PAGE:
Reneé Rapp Has ‘Had Enough’ of Fans Questioning Her Sexuality Online

Throughout her career, Reneé Rapp has made it a point to be as open about her sexuality as possible. But in a recent social media post, the “Not My Fault” singer told her fans that enough is enough.

After Rapp started referring to herself as a lesbian in multiple public appearances over the last few months, discourse began among the singer’s fans, with some openly asking if the star still identified as bisexual. Rapp put an end to the speculation on Monday (March 25) in a post on X: “if I say I’m a lesbian I am a lesbian and if someone says they’re bi they are bi,” she wrote. “I’ve had enough of you witches.”

Over the last few years, Rapp has spoken about identifying as bisexual, even writing about her experience as a bisexual woman on the song “Pretty Girls” from her critically acclaimed debut album Snow Angel. But during her appearance as a musical guest on Saturday Night Live in January, Rapp performed as herself in a sketch about celebrity lip-reading where her fellow cast members referred to her as “little lesbian intern Reneé.”

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Since then, Rapp started speaking about owning her identity as a lesbian. In a recent cover story for The Hollywood Reporter, Rapp said she was still navigating the new label that she placed on her sexuality. “I’ve only recently started referring to myself as a lesbian, and I’ve only recently been in a relationship where I’m like, ‘Yeah, I’m a lesbian for sure,’” she said. “I’m watching all these movies and parts of gay culture, specifically lesbian culture, and I’m like, ‘I love this.’”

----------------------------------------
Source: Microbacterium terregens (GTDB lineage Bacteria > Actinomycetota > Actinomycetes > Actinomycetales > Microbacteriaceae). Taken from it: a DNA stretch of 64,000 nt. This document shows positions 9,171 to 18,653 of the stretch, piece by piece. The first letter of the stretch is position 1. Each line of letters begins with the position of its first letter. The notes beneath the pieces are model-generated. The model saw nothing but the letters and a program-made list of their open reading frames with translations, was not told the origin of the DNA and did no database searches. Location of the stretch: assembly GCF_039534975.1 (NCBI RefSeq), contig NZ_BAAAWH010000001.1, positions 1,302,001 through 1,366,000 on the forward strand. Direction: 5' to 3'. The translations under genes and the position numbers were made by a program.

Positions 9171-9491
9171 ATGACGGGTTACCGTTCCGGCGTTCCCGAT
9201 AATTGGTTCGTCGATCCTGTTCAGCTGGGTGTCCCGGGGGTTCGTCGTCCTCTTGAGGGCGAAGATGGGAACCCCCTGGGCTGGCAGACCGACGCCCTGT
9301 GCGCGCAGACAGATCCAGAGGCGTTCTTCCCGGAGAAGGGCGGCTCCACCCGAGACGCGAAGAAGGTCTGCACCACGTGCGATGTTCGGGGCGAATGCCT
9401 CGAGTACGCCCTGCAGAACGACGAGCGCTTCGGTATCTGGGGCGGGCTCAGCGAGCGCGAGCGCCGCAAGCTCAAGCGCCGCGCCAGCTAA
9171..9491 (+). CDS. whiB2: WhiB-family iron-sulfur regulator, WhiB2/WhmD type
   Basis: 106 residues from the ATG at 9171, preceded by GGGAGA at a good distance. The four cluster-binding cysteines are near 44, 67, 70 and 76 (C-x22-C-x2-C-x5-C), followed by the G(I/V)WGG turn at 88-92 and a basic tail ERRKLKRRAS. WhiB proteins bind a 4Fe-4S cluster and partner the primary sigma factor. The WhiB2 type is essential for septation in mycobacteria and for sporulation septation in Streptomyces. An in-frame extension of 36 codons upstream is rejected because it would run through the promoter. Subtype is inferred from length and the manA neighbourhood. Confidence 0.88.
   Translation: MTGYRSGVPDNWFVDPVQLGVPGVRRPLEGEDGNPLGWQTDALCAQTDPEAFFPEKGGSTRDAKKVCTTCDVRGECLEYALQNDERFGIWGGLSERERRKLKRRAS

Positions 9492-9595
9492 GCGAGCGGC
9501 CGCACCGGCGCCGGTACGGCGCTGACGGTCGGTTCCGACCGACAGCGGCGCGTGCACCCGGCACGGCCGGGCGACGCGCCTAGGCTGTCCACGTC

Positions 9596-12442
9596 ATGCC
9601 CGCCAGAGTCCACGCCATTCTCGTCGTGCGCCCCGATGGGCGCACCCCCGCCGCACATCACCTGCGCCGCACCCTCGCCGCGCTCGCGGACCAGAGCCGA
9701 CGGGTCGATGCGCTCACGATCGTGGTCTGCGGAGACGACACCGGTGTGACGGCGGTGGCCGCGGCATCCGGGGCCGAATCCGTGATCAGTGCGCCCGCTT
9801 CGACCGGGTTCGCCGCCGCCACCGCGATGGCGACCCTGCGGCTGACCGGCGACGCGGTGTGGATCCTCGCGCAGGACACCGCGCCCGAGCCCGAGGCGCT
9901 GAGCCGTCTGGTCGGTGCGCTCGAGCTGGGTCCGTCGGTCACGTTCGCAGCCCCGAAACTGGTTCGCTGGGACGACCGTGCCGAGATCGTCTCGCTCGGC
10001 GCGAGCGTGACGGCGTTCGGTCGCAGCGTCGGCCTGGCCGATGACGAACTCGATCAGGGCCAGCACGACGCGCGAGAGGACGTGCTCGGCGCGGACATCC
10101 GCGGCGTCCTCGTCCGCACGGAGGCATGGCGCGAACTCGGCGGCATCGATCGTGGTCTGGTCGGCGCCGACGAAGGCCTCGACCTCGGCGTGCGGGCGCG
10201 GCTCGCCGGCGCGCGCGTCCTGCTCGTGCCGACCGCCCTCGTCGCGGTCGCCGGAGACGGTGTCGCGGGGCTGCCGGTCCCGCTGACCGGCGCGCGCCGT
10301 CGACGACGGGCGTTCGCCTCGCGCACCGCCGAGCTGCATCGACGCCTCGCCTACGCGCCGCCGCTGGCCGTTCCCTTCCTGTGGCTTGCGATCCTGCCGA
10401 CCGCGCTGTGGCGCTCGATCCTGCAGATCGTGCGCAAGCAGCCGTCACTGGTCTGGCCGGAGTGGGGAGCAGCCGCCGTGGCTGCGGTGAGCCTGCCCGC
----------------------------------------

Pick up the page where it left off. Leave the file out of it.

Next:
Fans were quick to share messages of support for the singer on social media, reminding other users that how Rapp identifies her sexuality is her business, not theirs. “no cuz i’m glad she’s spoken up about it cuz literally who are u to tell her anything about herself,” one user wrote. Another added that “y’all forget sexualities can change they’re just labels.”

Rapp recently made headlines after winning the 2024 GLAAD Media Award for outstanding musical artist. Taking to the stage at the March 14 ceremony to accept her award, Rapp used her speech to call for an “immediate and permanent” ceasefire in Gaza, while encouraging viewers to “continue to advocate for yourselves, continue to advocate for your friends, your queer friends and for those who can’t advocate for themselves.”

Check out Rapp’s post below:

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